Spicy foods taste and feel hot right in the first bite. We have all experienced it. A compound known as capsaicinoid is what that lends heat to the peppers/chilles in the spicy food. When the food is eaten, it first comes into contact with tongue. The receptors of the tongue do not taste the food as much as they feel the heat sensation produced by the capsaicinoid. The compound is also responsible for watery eyes and runny nose and burning sensation on the tongue. The brain, at the first instance, does not really get the taste of the food but tricks our body into feeling the high temperature first. This might make tasting spicy foods a bit difficult, especially for food professionals. A new scientific discovery might just provide a solution to this problem.
(Also Read: 6 Surprising Benefits Of Eating Spicy Food)
A compound known as capsaicinoid lends heat to the peppers
A study published in the Journal of Food Science claims that an electronic tongue or e-tongue is more effective in test-tasting spicy foods than the relatively more sensitive human sensory nerves. E-tongue can also accurately ascertain the difference in spiciness of various food samples.
This can prove to be a great discovery for people whose livelihood depends on production or marketing of spicy foods. It is said that consuming spicy foods in a large quantity can eventually ruin and render inactive the taste buds.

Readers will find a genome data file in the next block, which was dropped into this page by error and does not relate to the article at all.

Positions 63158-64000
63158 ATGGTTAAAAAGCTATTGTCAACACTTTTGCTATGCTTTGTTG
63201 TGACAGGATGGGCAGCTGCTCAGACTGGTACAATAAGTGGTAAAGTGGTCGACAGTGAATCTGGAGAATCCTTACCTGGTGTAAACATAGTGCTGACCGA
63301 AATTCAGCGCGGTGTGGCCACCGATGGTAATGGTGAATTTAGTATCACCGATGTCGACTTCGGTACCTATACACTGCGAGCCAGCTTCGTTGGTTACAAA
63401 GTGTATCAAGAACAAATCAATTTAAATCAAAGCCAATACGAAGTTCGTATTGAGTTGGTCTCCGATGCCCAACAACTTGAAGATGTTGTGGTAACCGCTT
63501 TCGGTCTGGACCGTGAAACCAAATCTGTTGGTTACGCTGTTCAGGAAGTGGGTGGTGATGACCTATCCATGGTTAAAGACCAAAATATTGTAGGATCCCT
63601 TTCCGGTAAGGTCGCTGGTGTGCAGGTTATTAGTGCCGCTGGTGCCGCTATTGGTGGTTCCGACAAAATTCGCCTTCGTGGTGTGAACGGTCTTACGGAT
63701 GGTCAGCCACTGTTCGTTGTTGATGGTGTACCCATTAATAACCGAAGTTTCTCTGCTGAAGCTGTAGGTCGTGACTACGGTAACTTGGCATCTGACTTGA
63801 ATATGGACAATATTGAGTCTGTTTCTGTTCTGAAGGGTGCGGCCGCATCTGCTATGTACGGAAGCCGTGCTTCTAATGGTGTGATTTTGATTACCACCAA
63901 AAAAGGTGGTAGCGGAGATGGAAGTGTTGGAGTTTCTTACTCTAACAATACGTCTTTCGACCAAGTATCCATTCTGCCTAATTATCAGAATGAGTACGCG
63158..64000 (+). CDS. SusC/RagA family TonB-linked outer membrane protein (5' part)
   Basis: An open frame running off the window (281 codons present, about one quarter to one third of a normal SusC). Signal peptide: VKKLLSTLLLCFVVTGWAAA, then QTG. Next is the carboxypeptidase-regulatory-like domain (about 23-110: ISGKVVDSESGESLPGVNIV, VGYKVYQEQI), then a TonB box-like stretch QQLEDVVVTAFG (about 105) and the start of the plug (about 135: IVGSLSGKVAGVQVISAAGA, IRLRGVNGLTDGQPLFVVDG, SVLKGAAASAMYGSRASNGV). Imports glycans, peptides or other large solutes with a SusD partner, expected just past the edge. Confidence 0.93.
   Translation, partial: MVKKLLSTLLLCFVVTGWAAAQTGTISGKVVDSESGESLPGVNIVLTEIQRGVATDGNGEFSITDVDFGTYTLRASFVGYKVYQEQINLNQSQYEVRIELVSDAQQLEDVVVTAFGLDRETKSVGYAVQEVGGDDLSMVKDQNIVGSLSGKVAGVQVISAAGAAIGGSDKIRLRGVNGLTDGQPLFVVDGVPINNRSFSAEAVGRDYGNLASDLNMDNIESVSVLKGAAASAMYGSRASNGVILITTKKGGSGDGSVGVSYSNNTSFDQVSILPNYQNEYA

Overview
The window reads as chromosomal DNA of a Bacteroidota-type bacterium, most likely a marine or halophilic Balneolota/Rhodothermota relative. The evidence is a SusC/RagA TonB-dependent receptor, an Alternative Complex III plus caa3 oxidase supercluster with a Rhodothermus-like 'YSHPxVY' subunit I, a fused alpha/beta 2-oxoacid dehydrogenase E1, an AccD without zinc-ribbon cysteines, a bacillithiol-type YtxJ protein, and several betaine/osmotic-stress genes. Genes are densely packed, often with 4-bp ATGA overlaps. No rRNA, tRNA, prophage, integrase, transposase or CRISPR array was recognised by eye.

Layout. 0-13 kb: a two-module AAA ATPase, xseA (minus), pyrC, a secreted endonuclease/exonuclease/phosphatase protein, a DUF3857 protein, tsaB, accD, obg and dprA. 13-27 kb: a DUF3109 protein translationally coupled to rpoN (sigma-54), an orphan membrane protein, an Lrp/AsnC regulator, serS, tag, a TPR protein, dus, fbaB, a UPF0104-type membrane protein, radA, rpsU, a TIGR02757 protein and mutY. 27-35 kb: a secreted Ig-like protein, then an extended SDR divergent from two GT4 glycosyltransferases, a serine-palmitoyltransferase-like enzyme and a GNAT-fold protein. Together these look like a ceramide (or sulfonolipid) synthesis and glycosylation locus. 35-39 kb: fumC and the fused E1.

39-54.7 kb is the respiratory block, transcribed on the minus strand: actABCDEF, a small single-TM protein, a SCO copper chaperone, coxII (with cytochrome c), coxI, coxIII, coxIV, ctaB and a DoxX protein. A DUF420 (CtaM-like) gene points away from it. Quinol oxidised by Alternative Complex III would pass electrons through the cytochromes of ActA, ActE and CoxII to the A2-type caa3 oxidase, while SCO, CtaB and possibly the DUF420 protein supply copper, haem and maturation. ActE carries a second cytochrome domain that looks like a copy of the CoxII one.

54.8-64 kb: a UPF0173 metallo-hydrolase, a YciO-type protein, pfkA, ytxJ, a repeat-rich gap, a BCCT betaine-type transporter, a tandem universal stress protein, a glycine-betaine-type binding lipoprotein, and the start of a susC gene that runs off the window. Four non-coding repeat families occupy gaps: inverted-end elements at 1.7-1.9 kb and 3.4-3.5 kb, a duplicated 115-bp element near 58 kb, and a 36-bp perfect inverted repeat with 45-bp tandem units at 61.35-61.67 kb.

One of the researchers, Courtney Schlossareck, said, "At low concentrations, or low spiciness, it's hard to discriminate between two samples. It's also hard to tell a difference between two samples at high concentrations. Spicy cheese is really popular. So helping cheese-makers dial in the optimum level of spiciness would be even more helpful."
Also Read: Why North-Indian Food Is So Spicy?)
Electronic tongue or e-tongue is more effective in test-tasting spicy foods
Tasting too many spicy foods in one go can make the taste buds lose their ability after some time. E-tongue can go on for a longer time tolerating the heat and measuring the taste of the food.
"This would allow testers to narrow a selection down to two or three samples for a human tasting panel if they start from 20 different formulations. That would take days to do with people tasting them," Schlossareck added.
Humans need at least 5 minutes time gap in between sampling different foods. In case of spicy foods, the strong flavour may not completely wear off. This poses a great risk of getting inaccurate test results. Electronic tongue is a noteworthy solution to keep the industry of spicy foods rolling smoothly.
(With Inputs From IANS)